“What About Atrial Fibrillation & Aortic Valve Disease?” asks Robert
By Adam Pick on October 21, 2014
As we learned in our recent post, Atrial Fibrillation: 5 Facts Valve Patients Should Know, it is very important for patients with valvular disorders to learn why and how atrial fibrillation (AFib) can impact the functioning of their heart and their surgical treatment. Shortly after posting, I received an excellent follow-up question from Robert about the potential connection between AFib and, specifically, the aortic valve. In Robert’s comment, he writes, “Adam, Was there any discussion of relationships between AFib and aortic valves, valve regurgitation, etc.?”
To provide Robert an expert opinion, I contacted Dr. Niv Ad, who is the Chief of Cardiac Surgery at Inova Heart & Vascular Institute. As you might know, Dr. Ad is an AFib specialist who has published many research papers on this subject. In addition, Dr. Ad is an incredible patient advocate who hosts an annual AFib Patient Reunion which I’ve been fortunate to attend in the past.
Dr. Niv Ad
1. Is there any connection between AFib and aortic valve disease? Does aortic valve disease cause AFib? Or, does AFib cause aortic valve disease?
I don’t think that there is a definite answer whether there is a connection between aortic valve disease and AFib. In some cases the hemodynamic changes secondary to the valve disease result in pressure and volume load in the atrial chambers that may be associated with atrial fibrillation. As for the second part of the inquiry, it would be very unlikely that AFib causes aortic valve disease, but I am not familiar with any research specifically looking into this question.
2. Is AFib and aortic valve disease treated the same way that AFib and mitral valve disease is treated?
This is a very interesting question and one of the areas I invested most of my research in recent years. If we look at the data from North America as summarized in a paper published by a group led by me (Journal Thoracic and Cardiovascular Surgery 2012;144:1051-60), only 30% of the patients presented to aortic valve surgery with a significant history of AFib had any type of surgical ablation, let alone a full Maze procedure that is probably most appropriate in the vast majority of these cases (unlike mitral valve with about 60% rate of intervention). The reasons for that are unclear to me, especially, when the experience was published and demonstrates that adding surgical ablation to an aortic valve replacement or an aortic valve replacement + coronary artery bypass graft (CABG) is not associated with an increased risk and probably improve long term survival. In this short answer, not everything known is included. But, I would like to stress two important points that patients should be aware of when discussing their surgery:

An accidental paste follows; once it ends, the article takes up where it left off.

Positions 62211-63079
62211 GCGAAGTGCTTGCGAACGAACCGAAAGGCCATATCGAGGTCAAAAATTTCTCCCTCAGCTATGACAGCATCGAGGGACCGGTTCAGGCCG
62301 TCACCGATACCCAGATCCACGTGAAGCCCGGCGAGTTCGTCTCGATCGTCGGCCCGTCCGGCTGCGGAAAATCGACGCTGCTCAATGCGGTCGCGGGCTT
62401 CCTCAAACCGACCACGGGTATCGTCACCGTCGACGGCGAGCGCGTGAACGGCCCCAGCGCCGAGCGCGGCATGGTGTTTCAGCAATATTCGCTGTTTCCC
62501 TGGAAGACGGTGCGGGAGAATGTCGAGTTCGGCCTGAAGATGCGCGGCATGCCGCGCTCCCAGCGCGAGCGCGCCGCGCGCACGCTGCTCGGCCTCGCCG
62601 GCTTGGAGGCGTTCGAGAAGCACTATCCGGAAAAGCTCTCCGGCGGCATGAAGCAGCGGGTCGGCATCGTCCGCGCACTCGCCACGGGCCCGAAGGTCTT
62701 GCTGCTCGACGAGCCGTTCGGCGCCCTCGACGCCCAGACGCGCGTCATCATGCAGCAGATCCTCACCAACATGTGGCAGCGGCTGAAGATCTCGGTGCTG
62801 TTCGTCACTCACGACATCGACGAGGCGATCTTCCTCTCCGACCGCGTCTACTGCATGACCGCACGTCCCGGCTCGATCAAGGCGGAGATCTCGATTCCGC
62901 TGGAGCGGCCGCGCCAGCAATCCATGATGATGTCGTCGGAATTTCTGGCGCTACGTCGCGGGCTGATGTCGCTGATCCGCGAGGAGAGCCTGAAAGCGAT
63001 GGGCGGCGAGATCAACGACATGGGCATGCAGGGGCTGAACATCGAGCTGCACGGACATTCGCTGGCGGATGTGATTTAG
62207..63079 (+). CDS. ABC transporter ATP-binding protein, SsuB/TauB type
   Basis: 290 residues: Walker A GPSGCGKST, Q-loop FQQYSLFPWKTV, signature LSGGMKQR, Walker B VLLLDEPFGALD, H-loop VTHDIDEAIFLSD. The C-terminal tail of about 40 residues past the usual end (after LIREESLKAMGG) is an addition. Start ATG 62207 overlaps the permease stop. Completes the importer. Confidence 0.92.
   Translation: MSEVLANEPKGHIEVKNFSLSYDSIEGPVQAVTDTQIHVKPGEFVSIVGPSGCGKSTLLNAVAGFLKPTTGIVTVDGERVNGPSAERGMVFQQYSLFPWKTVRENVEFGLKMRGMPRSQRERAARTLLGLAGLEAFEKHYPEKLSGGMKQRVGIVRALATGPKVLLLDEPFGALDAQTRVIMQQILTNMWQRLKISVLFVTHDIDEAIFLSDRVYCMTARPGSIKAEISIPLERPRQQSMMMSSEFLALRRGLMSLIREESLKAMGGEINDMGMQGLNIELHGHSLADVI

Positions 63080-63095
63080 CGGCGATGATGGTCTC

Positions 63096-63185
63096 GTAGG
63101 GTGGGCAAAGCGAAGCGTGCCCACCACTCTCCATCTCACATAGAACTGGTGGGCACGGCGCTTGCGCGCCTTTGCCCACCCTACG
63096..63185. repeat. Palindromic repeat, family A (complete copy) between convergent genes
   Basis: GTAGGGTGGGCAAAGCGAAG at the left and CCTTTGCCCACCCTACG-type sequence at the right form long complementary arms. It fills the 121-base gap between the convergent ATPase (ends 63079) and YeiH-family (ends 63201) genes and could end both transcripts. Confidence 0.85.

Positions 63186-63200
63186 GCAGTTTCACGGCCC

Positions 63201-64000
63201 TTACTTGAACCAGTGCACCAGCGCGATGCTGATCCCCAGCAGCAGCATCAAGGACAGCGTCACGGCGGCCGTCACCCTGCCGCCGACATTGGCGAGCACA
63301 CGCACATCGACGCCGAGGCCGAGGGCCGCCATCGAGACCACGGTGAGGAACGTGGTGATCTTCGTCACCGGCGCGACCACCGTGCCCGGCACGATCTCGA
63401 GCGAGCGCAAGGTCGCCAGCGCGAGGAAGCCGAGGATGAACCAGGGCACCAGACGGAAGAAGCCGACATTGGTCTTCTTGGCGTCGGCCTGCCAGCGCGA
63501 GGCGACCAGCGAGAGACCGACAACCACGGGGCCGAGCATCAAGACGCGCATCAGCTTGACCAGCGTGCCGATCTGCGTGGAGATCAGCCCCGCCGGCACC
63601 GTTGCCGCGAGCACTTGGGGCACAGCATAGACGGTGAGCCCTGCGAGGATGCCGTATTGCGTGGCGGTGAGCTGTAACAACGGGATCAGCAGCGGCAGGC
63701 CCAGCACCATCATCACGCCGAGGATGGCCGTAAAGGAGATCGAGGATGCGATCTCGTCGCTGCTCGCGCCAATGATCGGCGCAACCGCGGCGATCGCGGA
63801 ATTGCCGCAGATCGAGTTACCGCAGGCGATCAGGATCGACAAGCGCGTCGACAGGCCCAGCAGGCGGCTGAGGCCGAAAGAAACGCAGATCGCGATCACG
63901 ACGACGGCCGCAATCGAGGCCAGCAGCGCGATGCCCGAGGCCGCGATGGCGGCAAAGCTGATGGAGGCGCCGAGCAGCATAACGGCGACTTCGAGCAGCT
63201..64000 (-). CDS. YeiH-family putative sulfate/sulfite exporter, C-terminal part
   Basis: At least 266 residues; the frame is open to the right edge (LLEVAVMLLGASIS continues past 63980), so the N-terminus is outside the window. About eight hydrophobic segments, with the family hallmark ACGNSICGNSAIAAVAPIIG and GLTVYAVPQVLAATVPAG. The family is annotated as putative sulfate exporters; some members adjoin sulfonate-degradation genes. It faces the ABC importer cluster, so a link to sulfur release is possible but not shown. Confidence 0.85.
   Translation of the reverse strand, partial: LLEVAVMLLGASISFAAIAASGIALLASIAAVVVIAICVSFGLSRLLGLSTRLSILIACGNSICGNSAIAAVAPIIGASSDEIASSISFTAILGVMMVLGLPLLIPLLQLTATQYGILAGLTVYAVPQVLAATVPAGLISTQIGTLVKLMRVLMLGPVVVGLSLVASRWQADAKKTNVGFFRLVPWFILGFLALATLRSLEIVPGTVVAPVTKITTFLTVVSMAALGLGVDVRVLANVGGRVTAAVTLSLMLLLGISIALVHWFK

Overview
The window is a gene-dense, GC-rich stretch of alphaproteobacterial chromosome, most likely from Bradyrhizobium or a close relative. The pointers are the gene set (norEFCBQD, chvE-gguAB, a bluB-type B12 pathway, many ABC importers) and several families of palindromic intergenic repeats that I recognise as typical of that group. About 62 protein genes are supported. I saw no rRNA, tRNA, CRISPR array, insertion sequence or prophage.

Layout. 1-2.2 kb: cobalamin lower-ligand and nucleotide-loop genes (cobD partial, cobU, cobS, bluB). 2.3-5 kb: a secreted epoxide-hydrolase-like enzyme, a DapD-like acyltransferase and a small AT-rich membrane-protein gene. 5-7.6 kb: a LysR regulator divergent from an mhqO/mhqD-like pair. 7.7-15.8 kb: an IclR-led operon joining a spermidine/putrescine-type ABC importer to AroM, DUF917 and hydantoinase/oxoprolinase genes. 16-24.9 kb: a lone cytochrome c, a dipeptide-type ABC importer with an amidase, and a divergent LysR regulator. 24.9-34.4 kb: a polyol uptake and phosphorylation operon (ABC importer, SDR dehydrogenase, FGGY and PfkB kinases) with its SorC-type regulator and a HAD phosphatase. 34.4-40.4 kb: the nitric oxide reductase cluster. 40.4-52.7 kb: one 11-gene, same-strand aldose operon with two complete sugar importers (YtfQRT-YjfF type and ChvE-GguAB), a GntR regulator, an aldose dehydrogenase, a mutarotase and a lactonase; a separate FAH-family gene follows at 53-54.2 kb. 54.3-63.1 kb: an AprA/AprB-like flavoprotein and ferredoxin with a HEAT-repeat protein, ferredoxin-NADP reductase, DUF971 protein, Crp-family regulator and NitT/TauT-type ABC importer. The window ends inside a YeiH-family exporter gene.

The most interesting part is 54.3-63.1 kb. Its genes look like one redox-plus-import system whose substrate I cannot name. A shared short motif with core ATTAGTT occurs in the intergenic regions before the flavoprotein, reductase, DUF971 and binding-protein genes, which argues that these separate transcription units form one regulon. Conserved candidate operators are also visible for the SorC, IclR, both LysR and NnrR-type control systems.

- Especially in patients with severe aortic stenosis and thick left ventricular muscle (diastolic dysfunction), the restoration of sinus rhythm is going to lead to an immediate improvement.
- Long term, the restoration of sinus rhythm is going to reduce the risk associated with life long anticoagulation treatment (blood thinners) and embolic events.
Patients that read this short answer should be aware of the data and consult their own surgeons for the appropriate treatment and approach in their case. In our practice, the likelihood of not addressing atrial fibrillation at the time of aortic valve surgery even when a patient requires aortic root work is very low.
I don’t know about you… But, that definitely helped me learn about atrial fibrillation and aortic valve disorders. Many thanks to Robert for his question and a special thanks to Dr. Niv Ad for sharing his extensive research and clinical expertise with our community.
Keep on tickin!
Bob Hardenburg says on October 22nd, 2014 at 7:16 am
Adam thanks for the response.
Adam says on October 22nd, 2014 at 8:42 am
No problem Bob! Great question!